- What is a giclee?
- Giclee is an inkjet-based digital print used as fine art. Images are generated from high resolution digital scans and printed with archival quality inks onto various substrates including canvas, fine art, and photo-base paper. The giclee printing process provides better color accuracy than other means of reproduction. My giclee prints are strictly limited in the number of reproductions and are printed on the finest archival paper or high quality canvas.
- What other types of prints do you sell?
- Seragraph (silk screen) is a recognized fine-art form of printing that uses a woven mesh to support an ink-blocking stencil. The attached stencil forms open areas of mesh that transfer ink as a sharp-edged image onto a substrate. A roller or squeegee is moved across the screen stencil, forcing or pumping ink past the threads of the woven mesh in the open areas. My serigraph prints are limited to a run of only 50 each, on high quality fine-art papers, hand signed and numbered.
- What if I am not happy with the piece of artwork once I get it?
- You have 14 days to return your purchase, for a full refund. You need to pay only the shipping charge. We guarantee all purchases and want you to try your new painting or print in your home or office setting to be sure it’s what you want to live with.
- Will my investment in a purchase of your artwork increase in value?
- Although my work has tripled in price over the last 10 years, there is no guarantee of future increases.
You should only purchase something you truly enjoy.
- Did you study oriental art? Many of your pieces look Asian in technique.
- I have been influenced by Chinese and Japanese art in general, and especially by the late artist Diana Kan. She and I were very friendly many years ago, in NYC.
She introduced me to her teacher, Chiang Dai-Chen, a contemporary of Picasso and a world-known master of traditional Chinese calligraphy and scroll painting.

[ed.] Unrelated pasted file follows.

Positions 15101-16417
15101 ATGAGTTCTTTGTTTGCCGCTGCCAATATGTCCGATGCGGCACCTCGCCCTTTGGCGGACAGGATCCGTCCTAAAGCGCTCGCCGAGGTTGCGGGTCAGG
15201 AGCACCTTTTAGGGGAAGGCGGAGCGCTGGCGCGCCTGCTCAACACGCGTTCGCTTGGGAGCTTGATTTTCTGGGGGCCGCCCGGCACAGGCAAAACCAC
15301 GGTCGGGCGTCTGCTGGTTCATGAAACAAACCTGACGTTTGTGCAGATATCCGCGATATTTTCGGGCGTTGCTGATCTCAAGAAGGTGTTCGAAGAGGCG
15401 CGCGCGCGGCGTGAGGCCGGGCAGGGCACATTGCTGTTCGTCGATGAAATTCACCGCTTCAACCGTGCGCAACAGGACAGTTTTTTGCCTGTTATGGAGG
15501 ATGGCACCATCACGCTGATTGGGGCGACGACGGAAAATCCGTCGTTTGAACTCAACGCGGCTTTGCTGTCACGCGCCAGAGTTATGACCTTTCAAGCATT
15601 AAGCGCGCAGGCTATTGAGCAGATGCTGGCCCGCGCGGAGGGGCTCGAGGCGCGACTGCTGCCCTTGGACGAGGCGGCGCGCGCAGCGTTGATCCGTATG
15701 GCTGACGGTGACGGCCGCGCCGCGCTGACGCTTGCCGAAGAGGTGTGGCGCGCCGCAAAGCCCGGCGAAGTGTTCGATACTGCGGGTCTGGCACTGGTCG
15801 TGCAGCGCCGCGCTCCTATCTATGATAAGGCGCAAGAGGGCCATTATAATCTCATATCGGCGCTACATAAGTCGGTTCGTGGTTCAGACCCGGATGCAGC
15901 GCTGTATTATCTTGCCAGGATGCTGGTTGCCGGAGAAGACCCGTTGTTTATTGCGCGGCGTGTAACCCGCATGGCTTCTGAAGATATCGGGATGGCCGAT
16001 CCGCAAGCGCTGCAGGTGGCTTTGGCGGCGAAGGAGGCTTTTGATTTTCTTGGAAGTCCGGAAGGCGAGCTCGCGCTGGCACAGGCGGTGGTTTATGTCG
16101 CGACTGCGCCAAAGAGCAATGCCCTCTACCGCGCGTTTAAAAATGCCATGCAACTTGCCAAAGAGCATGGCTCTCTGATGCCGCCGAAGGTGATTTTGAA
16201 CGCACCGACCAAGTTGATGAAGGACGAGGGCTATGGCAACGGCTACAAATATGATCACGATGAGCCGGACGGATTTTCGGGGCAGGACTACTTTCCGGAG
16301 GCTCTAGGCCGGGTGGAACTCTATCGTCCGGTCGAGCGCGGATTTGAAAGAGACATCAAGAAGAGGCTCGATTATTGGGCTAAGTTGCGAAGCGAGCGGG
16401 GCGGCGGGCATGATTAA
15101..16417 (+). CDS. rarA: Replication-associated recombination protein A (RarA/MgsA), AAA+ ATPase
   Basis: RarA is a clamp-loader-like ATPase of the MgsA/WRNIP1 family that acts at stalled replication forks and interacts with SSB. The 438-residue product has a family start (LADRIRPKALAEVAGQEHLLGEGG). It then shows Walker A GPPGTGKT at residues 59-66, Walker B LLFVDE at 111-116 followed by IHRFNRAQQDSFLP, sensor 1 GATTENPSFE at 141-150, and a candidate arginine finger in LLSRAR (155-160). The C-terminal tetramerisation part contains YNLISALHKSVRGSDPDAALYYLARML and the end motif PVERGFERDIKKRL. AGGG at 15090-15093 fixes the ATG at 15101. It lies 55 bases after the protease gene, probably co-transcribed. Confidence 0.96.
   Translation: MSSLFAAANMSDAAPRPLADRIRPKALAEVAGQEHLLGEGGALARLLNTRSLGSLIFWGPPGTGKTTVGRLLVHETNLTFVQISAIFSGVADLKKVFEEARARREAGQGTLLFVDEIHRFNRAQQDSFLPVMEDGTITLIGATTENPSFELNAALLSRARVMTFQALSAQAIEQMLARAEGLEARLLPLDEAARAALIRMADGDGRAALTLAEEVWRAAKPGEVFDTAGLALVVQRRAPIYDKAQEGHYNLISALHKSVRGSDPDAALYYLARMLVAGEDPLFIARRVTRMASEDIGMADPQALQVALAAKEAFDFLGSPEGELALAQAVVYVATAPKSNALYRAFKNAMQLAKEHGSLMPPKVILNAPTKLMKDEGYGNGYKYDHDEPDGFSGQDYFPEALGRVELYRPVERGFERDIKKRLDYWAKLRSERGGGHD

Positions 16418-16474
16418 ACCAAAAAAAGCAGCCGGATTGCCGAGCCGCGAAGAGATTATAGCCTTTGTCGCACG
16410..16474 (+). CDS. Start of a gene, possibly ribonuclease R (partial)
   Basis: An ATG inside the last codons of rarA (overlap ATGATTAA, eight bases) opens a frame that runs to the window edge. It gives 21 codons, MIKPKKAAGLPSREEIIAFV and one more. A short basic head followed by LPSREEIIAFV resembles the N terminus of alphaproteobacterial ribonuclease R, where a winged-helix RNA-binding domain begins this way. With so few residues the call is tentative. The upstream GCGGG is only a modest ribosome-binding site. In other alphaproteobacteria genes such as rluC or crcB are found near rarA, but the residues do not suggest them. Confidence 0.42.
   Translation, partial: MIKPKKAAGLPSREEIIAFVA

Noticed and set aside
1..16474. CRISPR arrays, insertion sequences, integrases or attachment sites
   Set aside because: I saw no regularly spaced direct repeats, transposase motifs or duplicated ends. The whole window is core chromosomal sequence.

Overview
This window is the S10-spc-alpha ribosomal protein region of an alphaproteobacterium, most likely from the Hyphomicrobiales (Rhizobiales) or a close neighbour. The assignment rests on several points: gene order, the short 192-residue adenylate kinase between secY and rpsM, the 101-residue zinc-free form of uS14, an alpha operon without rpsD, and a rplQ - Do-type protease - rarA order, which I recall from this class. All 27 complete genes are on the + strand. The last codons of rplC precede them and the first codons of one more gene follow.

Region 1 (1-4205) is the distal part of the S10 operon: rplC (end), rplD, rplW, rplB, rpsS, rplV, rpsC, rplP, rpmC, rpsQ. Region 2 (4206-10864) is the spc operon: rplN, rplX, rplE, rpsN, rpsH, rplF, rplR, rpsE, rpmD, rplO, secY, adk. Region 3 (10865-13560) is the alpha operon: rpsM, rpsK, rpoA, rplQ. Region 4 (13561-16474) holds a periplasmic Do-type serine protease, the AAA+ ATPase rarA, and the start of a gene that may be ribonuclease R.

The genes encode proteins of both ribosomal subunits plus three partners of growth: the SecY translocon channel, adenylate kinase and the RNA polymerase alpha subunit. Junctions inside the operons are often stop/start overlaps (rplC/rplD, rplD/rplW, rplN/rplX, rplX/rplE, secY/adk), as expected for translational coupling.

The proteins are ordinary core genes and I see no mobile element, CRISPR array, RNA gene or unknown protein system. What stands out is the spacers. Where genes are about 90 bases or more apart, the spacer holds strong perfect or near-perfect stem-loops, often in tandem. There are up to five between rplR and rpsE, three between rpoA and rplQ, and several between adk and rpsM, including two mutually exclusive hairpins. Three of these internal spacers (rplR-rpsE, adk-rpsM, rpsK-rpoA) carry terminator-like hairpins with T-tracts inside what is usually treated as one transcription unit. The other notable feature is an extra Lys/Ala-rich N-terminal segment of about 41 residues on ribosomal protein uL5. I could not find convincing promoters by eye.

- How do you do the figures in your “˜Attitudes’ Series?
- These figures must be done quickly and directly onto the paper, without any prior pencil or charcoal sketching. Each pose or attitude is carefully thought out, then directly applied to the surface with a wide brush and ink. The brushstrokes must convey the immediacy of the movement and if not successful, the piece is discarded and I start again.
- Who buys your artwork?
- My work is purchased by folks who are experienced collectors with extensive collections, and those who have never before owned an original piece of art, by corporations for their offices, by interior designers and architects.
- How do you decide on the price of an artwork?
- There are many factors that go into the pricing. Will it be sold through a gallery, and is the price sufficient to cover the gallery’s costs of overhead and other expenses; where the piece has been exhibited and the prestige of the juried show; the size of the artwork; is it on paper, canvas, linen; and the experience, training and prices being paid to the artist, are all considered to arrive at a fair price.
- How do you get your ideas?
- I use art to solve visual problems that interest me. How can I show a feeling or express an idea? Can I get these thoughts across with abstract images or in minimalist strokes of the brush? I often dream the ideas before I set out to do a painting. See the section on Creative Process for more on this.
- Did you study art and how long have you been a painter?
- I began painting, as most kids do, before I learned to write. The difference is, I never stopped. My formal art training followed high school and a stint in the Navy. See “About Murry” for more details about my art education, career as a NYC graphic designer and art director while pursuing my fine art.
- Do you have any other creative outlets?
- I raise Bonsai trees and my collection has been exhibited at garden shows, state fairs and botanical gardens. I enjoy writing poetry and making hand-made books. My memoir, Almost A Jew is available for purchase on-line at LuLu.com
- Are there other creative people in the family?
- Yes, just about all of the immediate family is creative in one way or another.
My wife, Enid, is a former copywriter, newsletter editor and writes most of the materials for our studio enterprise. She frequently designs the shows where my work is displayed. Our older son is a photojournalist who both teaches and does free-lance photography. He is author of the memoir, Twitch & Shout and Assoc. Producer of the award-winning film of the same name. Our daughter is a talented artist now teaching computer skills in her local school district. Our younger son is the TV actor Evan Handler (Sex & The City, Californication) and author of Time on Fire and It’s Only Temporary: The Good News & The Bad News of Being Alive. evanhandler.com
- Juried Shows-Awards
- Creative Process